TABLE IV__________________________________________________________________________                Pt+                   Pt+     (2h) (1h)                                   (C) (C) (C) (C)EC.sub.50(C) (C) (C) (C) ddc                   AZT (C) Ara  Cis                                   Cord-                                       Ribov-                                           Acycl-                                               Gancy-                                                   (C)                                                      (1h)(μM)ddA ddC ddG ddT (C)                   (C) AZT C    Pt icpin                                       irin                                           ovir                                               clovir                                                   HU DAUR__________________________________________________________________________A2780S10(2)    1.5(3)         60  110                0.2                    7(3)                        10(2)                           0.1(2)                                 7  70  27(2)                                           >300                                               110 75 100A278025  4(3)        110 >750                3(3)                   10(2)                       510(4)                           4.5(2)                                90 310  45(2)                                           >300                                                30 60 100DDPMCF-7S30  2.5 210 >500                --  6   65(2)                           2.5  15 130 100(2)                                           >300                                               200 100*                                                      58MCF-730  >100        180 >500                --  0.5                        10(2)                           5    35 --  --  >300                                                50 200                                                      85DDPHCT8S33    2  35 >150                0.4                    6   5.5(2)                           29   30 110  70 >300                                                60 100                                                      11HCT8-36    23         45 >500                1.5                    1   11(2)                           79   100                                    95  50 >300                                                40 100                                                      15DDPK562S37.5(2)      25        160 >400                -- --  125(2)                           0.3   6 130(2)                                        62(2)                                           >300                                               135(2)                                                   40  9K562-28(2)      5 190 >400                -- --  150(2)                           0.3  15 160(2)                                        75(2)                                           >300                                               295(2)                                                   140*                                                      --DDPK562-36(2)    >300        150(2)            >400                -- --   70(2)                           8.0  25  67(2)                                        42(2)                                           >300                                               150(2)                                                   40 10ARACK562-35   100        170  200                -- --  200 8.0  15 150  55 >300                                               250 40 --VP16__________________________________________________________________________ *Slow growth The data in Table IV indicates, inter alia, the following: 1. A2780: Ovarian carcinoma cells become resistant to cisPt, requiring >1 fold more cisPt. CisPt resistant cells can be killed with 3.3 fold LOWER ganciclovir concentration (30 uM). By using cisPt in combination with AZT, both cisPt resistant and sensitiv cells can be killed with equal efficiency. 2. MCF7: Human breast cancer cells resistant to cisPt (by a factor of 2.3 are 4 fold MORE sensitive to ganciclovir and 6.5 fold more sensitive to AZT. 3. HCT8: Human colon cancer cells which have become 2.7 fold resistant to cisPt are 1.5 fold more sensitive to ganciclovir. 4. K562: Human leukemia cells resistant to cisPt are more sensitive to dd by a factor of 5. Human leukemia cells resistant to araC are 2 fold more sensitive to cordecepin and AZT.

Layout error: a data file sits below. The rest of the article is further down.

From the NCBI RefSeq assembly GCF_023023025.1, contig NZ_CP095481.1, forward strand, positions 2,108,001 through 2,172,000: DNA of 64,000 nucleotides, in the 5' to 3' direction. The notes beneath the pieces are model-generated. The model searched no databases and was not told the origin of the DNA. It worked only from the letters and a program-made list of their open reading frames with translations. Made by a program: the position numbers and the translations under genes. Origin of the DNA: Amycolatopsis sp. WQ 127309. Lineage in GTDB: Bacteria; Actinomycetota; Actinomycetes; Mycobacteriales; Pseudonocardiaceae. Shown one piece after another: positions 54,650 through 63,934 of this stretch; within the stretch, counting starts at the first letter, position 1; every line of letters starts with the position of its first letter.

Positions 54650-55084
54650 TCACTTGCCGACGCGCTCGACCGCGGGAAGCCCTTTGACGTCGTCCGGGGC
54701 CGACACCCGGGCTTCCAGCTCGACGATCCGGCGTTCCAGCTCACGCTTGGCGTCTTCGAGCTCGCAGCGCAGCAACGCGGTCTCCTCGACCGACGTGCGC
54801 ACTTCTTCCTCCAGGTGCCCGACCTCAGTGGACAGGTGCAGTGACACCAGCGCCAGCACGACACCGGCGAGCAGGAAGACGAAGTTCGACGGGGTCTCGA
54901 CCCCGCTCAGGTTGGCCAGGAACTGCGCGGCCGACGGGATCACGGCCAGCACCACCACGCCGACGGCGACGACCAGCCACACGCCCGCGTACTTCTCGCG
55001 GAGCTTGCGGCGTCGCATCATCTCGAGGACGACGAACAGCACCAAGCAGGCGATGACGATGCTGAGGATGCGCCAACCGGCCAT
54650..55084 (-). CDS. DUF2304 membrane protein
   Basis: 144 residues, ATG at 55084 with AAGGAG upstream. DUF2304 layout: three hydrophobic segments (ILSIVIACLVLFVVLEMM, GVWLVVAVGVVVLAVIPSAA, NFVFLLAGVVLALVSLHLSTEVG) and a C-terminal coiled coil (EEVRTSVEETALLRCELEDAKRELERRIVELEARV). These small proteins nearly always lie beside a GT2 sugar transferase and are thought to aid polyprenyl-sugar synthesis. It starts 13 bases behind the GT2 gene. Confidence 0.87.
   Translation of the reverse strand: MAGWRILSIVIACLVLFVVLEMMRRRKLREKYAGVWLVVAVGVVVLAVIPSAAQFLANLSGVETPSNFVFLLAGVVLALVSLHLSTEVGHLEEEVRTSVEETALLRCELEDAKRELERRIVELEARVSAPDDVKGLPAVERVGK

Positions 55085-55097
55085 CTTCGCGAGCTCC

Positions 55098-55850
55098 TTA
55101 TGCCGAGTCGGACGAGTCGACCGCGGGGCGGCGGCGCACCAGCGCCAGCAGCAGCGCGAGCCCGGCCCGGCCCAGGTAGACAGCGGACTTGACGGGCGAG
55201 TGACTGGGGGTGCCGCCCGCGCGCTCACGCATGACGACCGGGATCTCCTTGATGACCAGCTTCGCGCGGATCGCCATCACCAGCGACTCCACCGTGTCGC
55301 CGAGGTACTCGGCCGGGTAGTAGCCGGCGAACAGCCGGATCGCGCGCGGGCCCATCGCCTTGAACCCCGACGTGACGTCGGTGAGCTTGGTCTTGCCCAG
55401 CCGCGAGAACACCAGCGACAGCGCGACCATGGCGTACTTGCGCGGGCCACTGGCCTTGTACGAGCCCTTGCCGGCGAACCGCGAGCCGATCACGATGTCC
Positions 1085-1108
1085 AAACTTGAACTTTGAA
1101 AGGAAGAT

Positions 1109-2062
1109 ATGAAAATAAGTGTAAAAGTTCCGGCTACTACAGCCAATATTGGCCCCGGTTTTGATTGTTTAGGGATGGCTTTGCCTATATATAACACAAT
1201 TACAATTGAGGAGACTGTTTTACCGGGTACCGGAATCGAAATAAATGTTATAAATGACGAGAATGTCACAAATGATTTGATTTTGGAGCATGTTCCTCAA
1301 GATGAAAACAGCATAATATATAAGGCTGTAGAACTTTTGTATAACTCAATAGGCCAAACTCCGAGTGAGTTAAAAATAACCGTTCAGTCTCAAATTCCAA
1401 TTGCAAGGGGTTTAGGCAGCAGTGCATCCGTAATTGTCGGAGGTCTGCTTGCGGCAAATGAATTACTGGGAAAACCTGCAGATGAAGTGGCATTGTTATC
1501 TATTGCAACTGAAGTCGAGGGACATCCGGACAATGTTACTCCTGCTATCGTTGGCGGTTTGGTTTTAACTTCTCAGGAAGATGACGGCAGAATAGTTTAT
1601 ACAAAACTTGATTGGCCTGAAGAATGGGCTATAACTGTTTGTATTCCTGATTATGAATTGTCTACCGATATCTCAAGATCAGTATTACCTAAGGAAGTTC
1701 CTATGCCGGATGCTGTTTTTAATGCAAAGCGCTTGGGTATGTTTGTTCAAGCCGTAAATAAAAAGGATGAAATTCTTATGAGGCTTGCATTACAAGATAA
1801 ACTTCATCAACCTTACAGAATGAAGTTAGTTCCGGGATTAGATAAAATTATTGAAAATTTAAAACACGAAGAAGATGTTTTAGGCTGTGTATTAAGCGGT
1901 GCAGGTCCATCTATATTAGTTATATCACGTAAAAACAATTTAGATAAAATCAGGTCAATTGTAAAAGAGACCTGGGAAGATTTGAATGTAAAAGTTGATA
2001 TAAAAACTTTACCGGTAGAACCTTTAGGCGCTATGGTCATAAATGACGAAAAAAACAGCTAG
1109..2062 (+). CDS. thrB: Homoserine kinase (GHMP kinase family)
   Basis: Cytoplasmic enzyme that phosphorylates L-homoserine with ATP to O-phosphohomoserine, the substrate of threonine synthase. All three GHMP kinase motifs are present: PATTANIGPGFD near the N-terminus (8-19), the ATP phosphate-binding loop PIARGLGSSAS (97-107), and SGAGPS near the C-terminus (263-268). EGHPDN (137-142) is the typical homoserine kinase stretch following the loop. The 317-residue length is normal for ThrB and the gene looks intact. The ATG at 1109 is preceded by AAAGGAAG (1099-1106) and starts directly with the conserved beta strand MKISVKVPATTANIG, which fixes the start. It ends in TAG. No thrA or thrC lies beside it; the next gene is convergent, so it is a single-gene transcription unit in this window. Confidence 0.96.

The treatment of human patients is an important aspect of the invention. Preferably, an appropriate nucleoside analog is administered intravenously in a therapeutically effective amount, e.g., about 10 mg/kg body weight, while suspended or dissolved in an appropriate carrier such as water.